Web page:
(Originally visited 20 October 1999.)
The summer had slipped away like a drowsy afternoon and I had accomplished very little over the past three months. Then the first chills of autumn awakened me like the bright dawn after an restful sleep. Maybe it was just the little mammal part of my brain warning me to get busy before winter or maybe I hibernate in the summer and am reborn as the rest of the nature is preparing for the killing frost. Whatever the reason, I was up and out and on my way to Kinderhook, New York to renew my odd little hobby.
And it was a beautiful drive through the Berkshire Hills along twisty back roads under orange and yellow trees. The sky was gray with low clouds, mist and the occasional rain shower.
As I approached Kinderhook from the south, I first passed Lindenwald, the estate Van Buren occupied after his service in Washington. It being early enough in the day, I thought I’d stop in to immerse myself in Van Burenalia. This being a Wednesday morning I expected the parking lot to be empty, but I was pleasantly surprised to find several cars. As I approached a park ranger about a guided tour, I learned that I had just missed the last one for a couple of hours and, because of the age and decrepitude of the house, I was not permitted to go unescorted. Pity.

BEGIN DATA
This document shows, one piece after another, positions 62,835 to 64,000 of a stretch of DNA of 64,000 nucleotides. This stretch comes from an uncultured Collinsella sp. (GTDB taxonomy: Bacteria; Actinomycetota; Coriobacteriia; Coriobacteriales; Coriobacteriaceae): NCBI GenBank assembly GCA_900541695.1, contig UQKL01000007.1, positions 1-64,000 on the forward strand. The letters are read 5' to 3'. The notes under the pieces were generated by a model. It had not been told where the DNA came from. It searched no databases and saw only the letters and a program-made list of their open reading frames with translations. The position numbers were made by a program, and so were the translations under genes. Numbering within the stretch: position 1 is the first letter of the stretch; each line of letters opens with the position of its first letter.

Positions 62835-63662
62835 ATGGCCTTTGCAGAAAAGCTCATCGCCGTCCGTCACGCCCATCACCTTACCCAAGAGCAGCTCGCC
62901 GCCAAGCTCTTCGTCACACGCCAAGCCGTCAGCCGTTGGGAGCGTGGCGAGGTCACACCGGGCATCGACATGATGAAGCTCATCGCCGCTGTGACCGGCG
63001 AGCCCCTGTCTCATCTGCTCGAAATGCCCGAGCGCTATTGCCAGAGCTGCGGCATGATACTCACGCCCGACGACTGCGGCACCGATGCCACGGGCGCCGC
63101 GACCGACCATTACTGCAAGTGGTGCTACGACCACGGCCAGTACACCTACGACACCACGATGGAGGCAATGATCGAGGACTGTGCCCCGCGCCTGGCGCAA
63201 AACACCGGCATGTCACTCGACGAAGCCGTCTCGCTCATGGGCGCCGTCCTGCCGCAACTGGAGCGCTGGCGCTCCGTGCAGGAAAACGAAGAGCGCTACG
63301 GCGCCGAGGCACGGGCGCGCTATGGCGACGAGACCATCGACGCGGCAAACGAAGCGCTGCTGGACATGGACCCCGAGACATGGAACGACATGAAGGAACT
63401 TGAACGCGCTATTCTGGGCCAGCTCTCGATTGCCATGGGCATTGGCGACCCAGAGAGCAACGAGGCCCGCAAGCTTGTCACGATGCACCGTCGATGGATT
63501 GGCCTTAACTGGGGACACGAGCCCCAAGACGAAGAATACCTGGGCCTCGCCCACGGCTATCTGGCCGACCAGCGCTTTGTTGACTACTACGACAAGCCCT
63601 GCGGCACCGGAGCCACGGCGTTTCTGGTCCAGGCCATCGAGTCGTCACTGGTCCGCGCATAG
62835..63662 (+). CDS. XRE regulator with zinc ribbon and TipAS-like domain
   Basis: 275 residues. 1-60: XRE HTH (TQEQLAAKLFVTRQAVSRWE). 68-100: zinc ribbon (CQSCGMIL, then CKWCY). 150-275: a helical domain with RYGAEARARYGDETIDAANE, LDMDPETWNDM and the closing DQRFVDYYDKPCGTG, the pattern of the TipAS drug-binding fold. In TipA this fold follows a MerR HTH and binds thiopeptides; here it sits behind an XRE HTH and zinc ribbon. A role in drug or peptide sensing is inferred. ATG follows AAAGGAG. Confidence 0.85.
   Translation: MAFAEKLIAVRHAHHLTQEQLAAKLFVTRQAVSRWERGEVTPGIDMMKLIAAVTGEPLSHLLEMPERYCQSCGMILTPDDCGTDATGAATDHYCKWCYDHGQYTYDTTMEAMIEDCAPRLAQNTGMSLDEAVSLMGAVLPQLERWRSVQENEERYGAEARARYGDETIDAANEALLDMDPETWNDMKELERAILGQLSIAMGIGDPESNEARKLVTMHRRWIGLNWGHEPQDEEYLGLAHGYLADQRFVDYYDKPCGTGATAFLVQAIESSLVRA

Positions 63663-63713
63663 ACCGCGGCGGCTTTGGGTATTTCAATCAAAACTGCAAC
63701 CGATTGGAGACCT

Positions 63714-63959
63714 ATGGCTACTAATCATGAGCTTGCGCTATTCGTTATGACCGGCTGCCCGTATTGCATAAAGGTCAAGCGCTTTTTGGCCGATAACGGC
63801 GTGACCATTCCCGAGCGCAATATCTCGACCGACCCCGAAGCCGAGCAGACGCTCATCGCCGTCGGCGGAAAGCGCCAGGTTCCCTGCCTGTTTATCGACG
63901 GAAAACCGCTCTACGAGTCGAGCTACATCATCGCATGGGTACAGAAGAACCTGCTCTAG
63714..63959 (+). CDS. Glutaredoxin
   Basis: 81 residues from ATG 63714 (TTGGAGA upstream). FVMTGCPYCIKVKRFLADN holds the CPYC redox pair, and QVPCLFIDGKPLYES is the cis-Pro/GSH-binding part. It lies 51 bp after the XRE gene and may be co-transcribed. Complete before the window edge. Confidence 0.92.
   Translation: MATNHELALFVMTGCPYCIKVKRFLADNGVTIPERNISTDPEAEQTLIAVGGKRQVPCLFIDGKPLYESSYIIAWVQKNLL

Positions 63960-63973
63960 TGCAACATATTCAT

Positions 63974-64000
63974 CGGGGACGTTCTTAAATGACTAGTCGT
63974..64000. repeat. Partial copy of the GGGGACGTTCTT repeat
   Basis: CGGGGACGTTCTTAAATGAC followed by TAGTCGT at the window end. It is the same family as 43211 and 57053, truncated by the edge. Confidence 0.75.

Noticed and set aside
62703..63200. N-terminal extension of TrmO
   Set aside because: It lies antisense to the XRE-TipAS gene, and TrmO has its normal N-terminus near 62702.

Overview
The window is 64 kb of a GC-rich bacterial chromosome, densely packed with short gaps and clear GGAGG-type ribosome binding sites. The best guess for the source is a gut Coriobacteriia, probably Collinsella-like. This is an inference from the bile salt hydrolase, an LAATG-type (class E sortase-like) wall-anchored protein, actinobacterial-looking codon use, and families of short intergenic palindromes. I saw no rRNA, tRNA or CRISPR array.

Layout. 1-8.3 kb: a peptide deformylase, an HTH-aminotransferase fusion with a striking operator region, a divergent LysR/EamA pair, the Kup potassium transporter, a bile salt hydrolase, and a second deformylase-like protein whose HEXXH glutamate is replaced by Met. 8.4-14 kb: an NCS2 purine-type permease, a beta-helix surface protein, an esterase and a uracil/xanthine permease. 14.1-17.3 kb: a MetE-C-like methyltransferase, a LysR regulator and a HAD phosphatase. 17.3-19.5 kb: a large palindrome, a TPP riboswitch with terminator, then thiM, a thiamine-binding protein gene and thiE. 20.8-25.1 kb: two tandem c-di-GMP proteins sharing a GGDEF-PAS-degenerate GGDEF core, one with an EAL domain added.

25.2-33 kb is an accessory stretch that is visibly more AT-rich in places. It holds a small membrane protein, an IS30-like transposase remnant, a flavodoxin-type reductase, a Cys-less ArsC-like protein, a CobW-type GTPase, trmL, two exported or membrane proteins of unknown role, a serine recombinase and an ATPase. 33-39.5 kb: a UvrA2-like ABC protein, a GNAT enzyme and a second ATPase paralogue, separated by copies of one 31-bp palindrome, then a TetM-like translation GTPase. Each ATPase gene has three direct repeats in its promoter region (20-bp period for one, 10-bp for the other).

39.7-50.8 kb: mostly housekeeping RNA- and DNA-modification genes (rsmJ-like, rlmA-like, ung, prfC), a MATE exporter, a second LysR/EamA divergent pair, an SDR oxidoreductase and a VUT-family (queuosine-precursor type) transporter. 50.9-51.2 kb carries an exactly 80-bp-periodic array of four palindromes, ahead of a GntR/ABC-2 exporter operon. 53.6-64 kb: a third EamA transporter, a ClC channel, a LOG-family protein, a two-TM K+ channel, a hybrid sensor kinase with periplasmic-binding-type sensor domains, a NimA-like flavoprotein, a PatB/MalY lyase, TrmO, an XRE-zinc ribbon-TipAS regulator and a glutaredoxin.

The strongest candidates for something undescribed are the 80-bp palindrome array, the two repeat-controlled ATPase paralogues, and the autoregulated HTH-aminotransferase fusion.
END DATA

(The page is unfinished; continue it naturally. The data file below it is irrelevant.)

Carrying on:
So off to the cemetery and the grave, neither of which were difficult to find and thus ends the story.
I would be remiss if I were to neglect to mention that was my third time seeing the obelisk which marks his final resting place. The first was in the summer of 1981 as a teenager just beginning this strange journey. The second time was just a few years ago with my parents again, but this time we viewed the cemetery from the basket of a hot air balloon. It was the morning of my father’s birthday and, as a gift, we took him for a balloon ride.
So, Martin Van Buren’s grave is the only one I’ve see from the air. I suppose if I run out of Presidents and Vice Presidents I could start collecting aerial shots…
Martin Van Buren was a widower the entire time he was in Washington. He lost his wife while he was the Attorney General for New York state. The image below is of the stones covering her tomb. In the topmost image, they’re visible just to the right of the large obelisk. The footstone to the left of the obelisk has the initials M.V.B. carved into it.
He lived 43 years after she died.